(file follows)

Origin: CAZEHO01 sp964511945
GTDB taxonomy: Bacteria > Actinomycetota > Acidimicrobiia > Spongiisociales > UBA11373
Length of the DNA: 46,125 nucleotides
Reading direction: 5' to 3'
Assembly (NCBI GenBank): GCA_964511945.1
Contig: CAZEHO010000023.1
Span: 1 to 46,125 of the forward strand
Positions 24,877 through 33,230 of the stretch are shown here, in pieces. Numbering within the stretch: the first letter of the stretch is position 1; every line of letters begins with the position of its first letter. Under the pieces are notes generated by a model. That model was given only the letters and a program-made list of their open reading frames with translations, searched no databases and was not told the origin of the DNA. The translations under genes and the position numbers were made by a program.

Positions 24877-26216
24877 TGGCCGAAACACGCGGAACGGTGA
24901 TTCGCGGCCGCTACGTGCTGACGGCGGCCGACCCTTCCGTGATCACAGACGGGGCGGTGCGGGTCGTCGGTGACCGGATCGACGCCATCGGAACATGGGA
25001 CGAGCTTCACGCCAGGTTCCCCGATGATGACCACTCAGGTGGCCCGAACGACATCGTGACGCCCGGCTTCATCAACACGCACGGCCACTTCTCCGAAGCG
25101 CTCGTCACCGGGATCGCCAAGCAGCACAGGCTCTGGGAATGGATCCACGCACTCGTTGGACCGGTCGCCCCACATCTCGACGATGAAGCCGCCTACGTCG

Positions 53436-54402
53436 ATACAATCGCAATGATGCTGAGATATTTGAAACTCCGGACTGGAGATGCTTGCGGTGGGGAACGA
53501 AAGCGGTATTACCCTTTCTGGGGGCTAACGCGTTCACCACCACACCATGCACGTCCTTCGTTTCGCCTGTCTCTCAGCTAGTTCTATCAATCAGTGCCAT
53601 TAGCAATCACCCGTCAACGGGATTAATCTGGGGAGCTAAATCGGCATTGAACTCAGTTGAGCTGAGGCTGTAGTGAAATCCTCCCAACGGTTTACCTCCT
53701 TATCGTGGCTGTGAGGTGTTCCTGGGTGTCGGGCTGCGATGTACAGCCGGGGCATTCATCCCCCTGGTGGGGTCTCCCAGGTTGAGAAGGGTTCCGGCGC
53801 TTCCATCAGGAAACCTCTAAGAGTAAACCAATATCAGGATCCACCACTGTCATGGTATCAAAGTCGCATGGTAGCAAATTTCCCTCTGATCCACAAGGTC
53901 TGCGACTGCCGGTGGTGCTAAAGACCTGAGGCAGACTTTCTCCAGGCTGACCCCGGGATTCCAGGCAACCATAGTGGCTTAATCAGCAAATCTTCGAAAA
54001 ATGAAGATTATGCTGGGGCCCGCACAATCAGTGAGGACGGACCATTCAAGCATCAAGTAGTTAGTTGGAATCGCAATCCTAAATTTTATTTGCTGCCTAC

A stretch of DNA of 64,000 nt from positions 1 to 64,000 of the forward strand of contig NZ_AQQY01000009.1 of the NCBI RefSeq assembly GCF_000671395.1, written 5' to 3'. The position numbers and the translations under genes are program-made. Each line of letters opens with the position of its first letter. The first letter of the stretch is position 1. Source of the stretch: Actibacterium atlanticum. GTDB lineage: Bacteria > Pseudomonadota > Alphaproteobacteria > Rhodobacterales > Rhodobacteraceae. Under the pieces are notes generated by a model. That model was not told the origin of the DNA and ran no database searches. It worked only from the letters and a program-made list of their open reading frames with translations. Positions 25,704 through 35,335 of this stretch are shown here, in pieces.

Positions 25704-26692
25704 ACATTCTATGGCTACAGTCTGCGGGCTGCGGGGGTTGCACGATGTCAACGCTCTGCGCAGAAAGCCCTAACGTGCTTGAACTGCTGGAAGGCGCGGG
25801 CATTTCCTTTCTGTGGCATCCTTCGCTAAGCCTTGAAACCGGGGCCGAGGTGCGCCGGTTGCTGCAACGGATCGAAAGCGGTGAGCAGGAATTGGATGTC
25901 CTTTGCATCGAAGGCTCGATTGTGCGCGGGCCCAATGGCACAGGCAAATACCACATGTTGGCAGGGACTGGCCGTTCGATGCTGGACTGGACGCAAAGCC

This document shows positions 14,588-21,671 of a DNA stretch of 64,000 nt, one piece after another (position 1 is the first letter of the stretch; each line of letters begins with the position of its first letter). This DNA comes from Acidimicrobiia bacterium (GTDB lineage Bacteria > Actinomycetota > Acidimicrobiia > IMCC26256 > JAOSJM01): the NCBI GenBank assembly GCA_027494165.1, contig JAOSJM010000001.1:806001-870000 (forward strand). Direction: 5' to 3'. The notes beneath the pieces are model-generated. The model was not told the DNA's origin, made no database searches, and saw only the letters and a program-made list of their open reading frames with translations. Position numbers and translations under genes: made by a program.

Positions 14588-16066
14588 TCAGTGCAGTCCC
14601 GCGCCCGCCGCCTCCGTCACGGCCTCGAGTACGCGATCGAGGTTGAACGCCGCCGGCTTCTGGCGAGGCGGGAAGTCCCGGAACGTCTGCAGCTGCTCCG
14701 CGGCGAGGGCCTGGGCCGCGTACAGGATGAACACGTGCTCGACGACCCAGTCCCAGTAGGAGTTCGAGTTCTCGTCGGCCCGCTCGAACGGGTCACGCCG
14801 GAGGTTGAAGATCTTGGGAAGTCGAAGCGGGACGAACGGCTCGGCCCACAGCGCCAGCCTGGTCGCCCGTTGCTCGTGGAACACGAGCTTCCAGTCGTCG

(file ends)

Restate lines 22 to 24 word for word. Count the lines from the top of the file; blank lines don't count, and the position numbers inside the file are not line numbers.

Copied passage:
A stretch of DNA of 64,000 nt from positions 1 to 64,000 of the forward strand of contig NZ_AQQY01000009.1 of the NCBI RefSeq assembly GCF_000671395.1, written 5' to 3'. The position numbers and the translations under genes are program-made. Each line of letters opens with the position of its first letter. The first letter of the stretch is position 1. Source of the stretch: Actibacterium atlanticum. GTDB lineage: Bacteria > Pseudomonadota > Alphaproteobacteria > Rhodobacterales > Rhodobacteraceae. Under the pieces are notes generated by a model. That model was not told the origin of the DNA and ran no database searches. It worked only from the letters and a program-made list of their open reading frames with translations. Positions 25,704 through 35,335 of this stretch are shown here, in pieces.

Positions 25704-26692
25704 ACATTCTATGGCTACAGTCTGCGGGCTGCGGGGGTTGCACGATGTCAACGCTCTGCGCAGAAAGCCCTAACGTGCTTGAACTGCTGGAAGGCGCGGG